Their IQ might help students ace university exams. To land and keep a job, however, one needs those “soft skills” everybody talks about.
‘Soft skills’ have often been overlooked or taken for granted in the past, as they are hard to measure and just as hard to explain. Recent studies, however, point to an interesting trend: it is these skills that are being increasingly sought out by employers in addition to standard qualifications. As psychologist and expert on emotional intelligence, Daniel Goleman, argues,
“Soft skills have hard value because they are catalytic for whatever other abilities we have: they allow us to make the best use of them, to apply them, and to leverage them.”
Even though some cultures might not explicitly value things like empathy or other elements of emotional intelligence, implicitly it is what makes people highly effective regardless of what they do. It affects their decision-making and critical faculties, as well as their ability to process information and retain memory, even if they are not conscious of it.
Emotional Intelligence explained…
A common misperception is to think of emotions as impulsive behaviour while conflating intelligence with IQ scores or rationality.
What we now know as emotional intelligence (EI) is the result of extensive research, conducted by Professors Peter Salovey and John D. Mayer back in 1990. The concept, however, was further developed and brought into the public eye by Goleman, who published a book on the subject, called "Emotional Intelligence: Why it can matter more than IQ”.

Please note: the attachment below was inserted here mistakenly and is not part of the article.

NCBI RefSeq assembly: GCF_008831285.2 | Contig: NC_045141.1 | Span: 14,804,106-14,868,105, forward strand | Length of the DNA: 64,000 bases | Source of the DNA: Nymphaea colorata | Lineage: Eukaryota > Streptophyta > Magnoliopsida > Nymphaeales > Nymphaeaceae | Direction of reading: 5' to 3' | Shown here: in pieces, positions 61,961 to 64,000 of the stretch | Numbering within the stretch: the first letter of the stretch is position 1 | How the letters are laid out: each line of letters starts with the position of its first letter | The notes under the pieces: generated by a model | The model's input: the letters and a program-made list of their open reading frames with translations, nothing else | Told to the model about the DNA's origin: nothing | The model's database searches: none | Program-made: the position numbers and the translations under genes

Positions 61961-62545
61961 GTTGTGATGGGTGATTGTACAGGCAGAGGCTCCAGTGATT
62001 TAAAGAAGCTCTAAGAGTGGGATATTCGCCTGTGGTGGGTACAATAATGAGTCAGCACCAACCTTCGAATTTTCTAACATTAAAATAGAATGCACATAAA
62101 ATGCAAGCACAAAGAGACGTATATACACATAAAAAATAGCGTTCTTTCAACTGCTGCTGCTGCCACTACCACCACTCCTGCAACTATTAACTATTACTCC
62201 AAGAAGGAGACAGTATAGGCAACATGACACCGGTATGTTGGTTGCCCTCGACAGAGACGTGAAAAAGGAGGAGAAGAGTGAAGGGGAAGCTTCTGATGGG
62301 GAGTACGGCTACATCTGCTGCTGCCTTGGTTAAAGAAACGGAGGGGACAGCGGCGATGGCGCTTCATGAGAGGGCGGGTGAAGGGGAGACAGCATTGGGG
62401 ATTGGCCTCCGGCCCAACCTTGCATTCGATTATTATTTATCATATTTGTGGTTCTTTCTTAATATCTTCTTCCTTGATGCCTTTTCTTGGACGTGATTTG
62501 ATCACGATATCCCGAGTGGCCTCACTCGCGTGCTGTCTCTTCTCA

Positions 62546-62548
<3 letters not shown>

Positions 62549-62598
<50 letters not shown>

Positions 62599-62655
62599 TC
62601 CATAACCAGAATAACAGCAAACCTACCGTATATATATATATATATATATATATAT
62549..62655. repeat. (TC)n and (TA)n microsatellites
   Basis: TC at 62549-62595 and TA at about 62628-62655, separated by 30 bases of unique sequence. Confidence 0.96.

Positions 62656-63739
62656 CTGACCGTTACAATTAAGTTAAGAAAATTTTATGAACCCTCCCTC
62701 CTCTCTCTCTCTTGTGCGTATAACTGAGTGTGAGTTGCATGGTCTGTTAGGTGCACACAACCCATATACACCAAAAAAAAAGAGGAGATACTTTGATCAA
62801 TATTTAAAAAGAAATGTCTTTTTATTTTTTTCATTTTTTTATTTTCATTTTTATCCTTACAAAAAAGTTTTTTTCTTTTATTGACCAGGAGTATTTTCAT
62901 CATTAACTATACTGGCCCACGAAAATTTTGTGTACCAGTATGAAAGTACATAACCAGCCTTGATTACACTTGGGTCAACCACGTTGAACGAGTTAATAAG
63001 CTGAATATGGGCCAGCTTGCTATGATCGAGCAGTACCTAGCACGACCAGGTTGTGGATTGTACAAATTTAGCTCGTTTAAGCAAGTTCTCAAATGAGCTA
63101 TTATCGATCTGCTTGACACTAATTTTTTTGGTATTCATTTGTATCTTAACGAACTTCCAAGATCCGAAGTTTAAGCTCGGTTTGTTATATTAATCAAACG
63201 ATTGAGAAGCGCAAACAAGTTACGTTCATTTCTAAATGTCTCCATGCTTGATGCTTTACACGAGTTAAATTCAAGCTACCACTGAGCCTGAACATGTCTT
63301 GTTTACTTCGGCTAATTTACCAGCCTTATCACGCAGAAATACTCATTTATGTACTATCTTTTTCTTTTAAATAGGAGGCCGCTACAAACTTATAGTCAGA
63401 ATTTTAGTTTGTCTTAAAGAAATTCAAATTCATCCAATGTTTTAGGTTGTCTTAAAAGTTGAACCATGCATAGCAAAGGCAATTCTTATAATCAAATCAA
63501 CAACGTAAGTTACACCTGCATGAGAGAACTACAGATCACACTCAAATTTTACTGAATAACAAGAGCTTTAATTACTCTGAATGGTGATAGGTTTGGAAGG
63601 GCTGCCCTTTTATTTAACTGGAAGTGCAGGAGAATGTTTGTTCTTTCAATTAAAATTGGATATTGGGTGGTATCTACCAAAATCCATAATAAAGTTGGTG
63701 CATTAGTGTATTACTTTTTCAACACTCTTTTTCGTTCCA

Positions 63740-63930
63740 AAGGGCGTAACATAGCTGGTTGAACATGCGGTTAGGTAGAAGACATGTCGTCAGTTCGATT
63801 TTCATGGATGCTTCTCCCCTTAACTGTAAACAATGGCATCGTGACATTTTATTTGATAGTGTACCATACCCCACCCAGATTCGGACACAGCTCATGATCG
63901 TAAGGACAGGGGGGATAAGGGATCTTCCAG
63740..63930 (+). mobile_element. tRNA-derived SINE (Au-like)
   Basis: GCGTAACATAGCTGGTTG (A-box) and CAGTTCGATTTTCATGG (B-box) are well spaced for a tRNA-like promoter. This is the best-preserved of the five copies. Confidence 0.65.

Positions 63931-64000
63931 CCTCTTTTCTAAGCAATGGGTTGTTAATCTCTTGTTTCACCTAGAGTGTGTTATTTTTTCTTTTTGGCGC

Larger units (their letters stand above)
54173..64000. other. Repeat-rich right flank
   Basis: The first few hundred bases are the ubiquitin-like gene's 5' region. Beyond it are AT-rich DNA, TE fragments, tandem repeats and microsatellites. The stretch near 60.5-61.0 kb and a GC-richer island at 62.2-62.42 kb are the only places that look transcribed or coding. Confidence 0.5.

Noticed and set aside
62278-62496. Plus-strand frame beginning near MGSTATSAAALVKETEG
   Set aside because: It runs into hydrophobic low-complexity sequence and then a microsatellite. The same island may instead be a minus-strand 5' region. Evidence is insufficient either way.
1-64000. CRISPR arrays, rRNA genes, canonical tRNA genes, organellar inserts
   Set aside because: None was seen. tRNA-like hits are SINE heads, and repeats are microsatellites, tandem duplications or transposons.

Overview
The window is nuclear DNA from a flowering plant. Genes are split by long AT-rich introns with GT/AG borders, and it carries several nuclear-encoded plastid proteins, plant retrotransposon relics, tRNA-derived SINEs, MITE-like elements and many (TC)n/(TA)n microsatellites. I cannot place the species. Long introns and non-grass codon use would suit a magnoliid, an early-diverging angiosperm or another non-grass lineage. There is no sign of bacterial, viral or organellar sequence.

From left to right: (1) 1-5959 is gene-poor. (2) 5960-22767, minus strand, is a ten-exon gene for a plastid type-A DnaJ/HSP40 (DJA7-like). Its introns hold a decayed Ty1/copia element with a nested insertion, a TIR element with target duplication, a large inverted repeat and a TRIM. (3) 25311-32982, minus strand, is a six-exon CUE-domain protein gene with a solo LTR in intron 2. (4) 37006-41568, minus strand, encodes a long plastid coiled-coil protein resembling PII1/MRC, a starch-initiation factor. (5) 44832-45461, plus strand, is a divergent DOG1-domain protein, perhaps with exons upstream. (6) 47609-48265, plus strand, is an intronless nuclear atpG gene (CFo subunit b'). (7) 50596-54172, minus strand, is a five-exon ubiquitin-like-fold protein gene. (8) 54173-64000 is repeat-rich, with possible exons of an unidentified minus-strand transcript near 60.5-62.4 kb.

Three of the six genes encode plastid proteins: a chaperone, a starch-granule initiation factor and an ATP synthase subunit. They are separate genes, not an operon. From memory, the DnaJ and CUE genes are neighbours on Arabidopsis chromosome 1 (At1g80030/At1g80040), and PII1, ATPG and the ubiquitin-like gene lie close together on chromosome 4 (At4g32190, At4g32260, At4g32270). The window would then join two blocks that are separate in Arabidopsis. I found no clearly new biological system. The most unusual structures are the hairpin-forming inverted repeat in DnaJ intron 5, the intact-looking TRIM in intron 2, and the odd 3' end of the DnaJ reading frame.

The central argument which all of them put forth is that emotions matter in multiple aspects of our life.
Why do soft skills matter to employers?
It is believed that people with good soft skills, meaning a high EQ (emotional intelligence quotient), are more skilled in cultivating positive relationships with clients and colleagues. Also, they are adept at communicating with clarity and diplomacy to individuals from diverse cultural and organisational backgrounds. Acting as a harmoniser in the workplace by defusing tense situations and resolving conflicts (a result of their ability to empathise with others), they create an environment conducive to teamwork. Such people remain calm when faced with adversity because they are aware of their emotions and are able to exercise self-control as opposed to indulging in negative thoughts or self-sabotaging behaviour. They embrace criticism and use it constructively to improve their performance rather than thinking of it as an attack on their personality.
Showing your soft skills to employers:
Studying the various nuances of emotional intelligence, Goleman provides us with the fundamentals that we need to learn first before we can dive into the grit of the subject matter. Here is an overview of the five pillars that underpin EI, and how mastery over each and every one of them is essential to our success in the workplace.
Being aware of our emotions and recognising their impact on our personal performance is critical to decision-making, both at work and in our personal lives. It implies that we are able to take an honest look at our strengths and weaknesses, and reflect on how our emotional states affect our communication with others, our productivity and general well-being.